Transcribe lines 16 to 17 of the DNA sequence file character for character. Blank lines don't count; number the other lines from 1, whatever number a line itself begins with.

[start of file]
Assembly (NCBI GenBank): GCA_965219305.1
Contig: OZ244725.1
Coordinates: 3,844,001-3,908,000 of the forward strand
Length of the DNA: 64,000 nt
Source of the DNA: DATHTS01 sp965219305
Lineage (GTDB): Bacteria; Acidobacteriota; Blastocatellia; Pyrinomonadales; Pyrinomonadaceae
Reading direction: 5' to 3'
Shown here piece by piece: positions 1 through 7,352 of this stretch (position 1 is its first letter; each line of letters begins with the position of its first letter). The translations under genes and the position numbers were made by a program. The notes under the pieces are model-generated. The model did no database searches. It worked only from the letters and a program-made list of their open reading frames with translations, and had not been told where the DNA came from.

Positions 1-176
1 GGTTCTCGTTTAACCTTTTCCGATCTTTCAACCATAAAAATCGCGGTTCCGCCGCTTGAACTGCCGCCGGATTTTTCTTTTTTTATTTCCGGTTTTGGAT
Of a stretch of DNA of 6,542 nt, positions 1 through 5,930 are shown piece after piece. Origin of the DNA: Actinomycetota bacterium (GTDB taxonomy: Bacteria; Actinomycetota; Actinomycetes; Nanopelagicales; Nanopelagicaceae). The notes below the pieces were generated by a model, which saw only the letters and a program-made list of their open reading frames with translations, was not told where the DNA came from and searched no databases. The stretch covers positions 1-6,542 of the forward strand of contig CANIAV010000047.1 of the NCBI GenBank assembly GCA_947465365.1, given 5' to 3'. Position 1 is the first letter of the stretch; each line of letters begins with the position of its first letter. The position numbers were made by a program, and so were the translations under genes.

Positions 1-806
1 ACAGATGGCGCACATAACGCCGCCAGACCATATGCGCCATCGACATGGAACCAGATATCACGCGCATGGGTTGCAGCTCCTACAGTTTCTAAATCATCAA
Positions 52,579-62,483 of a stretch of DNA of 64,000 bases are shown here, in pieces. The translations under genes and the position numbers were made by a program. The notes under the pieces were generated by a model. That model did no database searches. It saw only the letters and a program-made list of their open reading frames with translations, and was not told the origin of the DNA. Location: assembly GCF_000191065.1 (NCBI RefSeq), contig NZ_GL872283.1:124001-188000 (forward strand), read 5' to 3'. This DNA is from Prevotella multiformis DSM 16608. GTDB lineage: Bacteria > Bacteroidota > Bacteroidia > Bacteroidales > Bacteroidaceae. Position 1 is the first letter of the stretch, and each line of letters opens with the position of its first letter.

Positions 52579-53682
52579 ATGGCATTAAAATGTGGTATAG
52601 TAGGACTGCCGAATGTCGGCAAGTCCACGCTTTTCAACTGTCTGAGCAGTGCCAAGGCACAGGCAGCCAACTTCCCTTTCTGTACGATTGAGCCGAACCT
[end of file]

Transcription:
52579 ATGGCATTAAAATGTGGTATAG
52601 TAGGACTGCCGAATGTCGGCAAGTCCACGCTTTTCAACTGTCTGAGCAGTGCCAAGGCACAGGCAGCCAACTTCCCTTTCTGTACGATTGAGCCGAACCT